A native New Yorker, Mr. Backer grew up in Brooklyn. Early on, he worked in radio promotion for MGM and Elektra Records. “Spill the Wine” by Eric Burdon and War was one of his early successes. Upon arriving at ABC/Impulse in 1972 as a music industry visionary keen on signing cutting-edge performers, Mr. Backer’s instinct in the early 1970s was to rekindle the spirit of the larger-than-life John Coltrane. “I wanted to record artists with the vision, that depth of spirituality. I chose people who I thought were in that category, either musically… or as people,” he recalled 40 years later.
With Arista Records and its Novus subsidiary, albums Mr. Backer lovingly shepherded through the process were regularly awarded four- or five-star reviews in the press, some going on to win prestigious honors: Cecil Taylor’s Silent Tongues won Downbeat magazine’s Jazz Album of the Year in 1975; Anthony Braxton’s Creative Orchestra Music 1976 took that distinction in 1977; and Air Lore, by Air (saxophonist Henry Threadgill and the rhythm section of Fred Hopkins and Steve McCall) won it in 1979. With Mr. Backer’s urging, Air Lore was something of an experiment. He suggested the progressive trio develop a conceptual approach for what would be its third Novus album, and the subsequent award-winner is a cohesive, unusual collection of older jazz tunes and standards, by the likes of Scott Joplin and Jelly Roll Morton, with a contemporary neo-ragtime twist.
Beginning in the late 1980s with RCA Records and its Novus subsidiary, Mr. Backer was director for a rich series of recordings by a new generation of jazz powerhouses including Mulgrew Miller, John Pizzarelli, Danilo Perez, Marcus Roberts, Roy Hargrove and Steve Coleman. In the late 90’s Backer signed Jason Lindner, Omer Avital, Greg Tardy and produced the Live at Small’s album for GRP/Impulse!, among reissuing many of the titles he originally produced from Alice Coltrane, Sam Rivers and Marion Brown.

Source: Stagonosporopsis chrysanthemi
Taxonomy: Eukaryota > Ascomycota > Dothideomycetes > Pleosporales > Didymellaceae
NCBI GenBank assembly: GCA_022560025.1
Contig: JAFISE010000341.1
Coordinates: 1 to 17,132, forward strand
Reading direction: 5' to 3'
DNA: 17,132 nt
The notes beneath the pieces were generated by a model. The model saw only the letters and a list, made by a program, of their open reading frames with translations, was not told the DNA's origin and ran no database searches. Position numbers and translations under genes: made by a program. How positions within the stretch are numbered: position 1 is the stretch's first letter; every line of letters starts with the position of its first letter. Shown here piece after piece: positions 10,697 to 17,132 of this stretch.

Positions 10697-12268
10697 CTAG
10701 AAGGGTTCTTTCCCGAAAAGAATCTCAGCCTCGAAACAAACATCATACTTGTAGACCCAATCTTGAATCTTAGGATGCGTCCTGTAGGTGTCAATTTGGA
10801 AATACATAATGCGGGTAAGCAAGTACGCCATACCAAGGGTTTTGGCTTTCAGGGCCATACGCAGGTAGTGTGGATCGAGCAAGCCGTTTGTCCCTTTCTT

Not surprisingly, the work that Mr. Backer did back in the day—the artists he signed and promoted and the records they made—continues to be heralded by jazz-loving listeners. Flash forward some 40 years and Backer projects are still winning prizes and praise. In 2008, Braxton’s The Complete Arista Recordings of Anthony Braxton, an eight-CD set released on longtime Backer friend and collaborator Michael Cuscuna’s Mosaic Records, won Jazz Reissue of the Year in the prestigious Village Voice Critics Poll.
In a 2011 personal email, Randy Brecker, one half of the renowned Brecker Brothers, wrote, “I met Steve in 1974 after I had written some new music to feature myself with my brother Michael and David Sanborn as the horn section. I was just gearing up to record some ‘demos’ to take around to record companies when I got a call from Mr. Steve Backer. He had just signed a production deal with a new company: Arista Records headed by the famous record man Clive Davis. Steve said if I call the group the ‘Brecker Brothers,’ he would sign us immediately and I wouldn’t have to demo anything. He had heard about the music through the ‘grapevine.’ After some ‘mulling-over-the-offer days,’ I called Steve back and accepted his offer… He was the first person who thought of ‘The Brecker Brothers’! We hadn’t even called ourselves that... The name/band caught on, and the rest is history!”
The reflections of Ashley Kahn, renowned author (The House That Trane Built: The Story of Impulse Records) and music historian, are telling and poignant. “Steve is one of my heroes,” Kahn states emphatically. “He’s one of a very, very few who found a way to deal with everything from the corporate backrooms to the commercial and marketing forces that are always at work in the music business, and yet still remain true to his first love: Jazz. There’s a handful of what I would call these ‘best friends of jazz’ within the world of the music industry, who’ve managed to do this over the years and remain true to jazz. Steve is one of them.”
Steve is survived by his brother, Jeffrey and two children: a daughter, Lee, and son, Matthew.
Private services will be held on Monday, April 14th and a public memorial at St. Peter’s is in the works for late May to celebrate his life in music, with the help of the Jazz Foundation of America.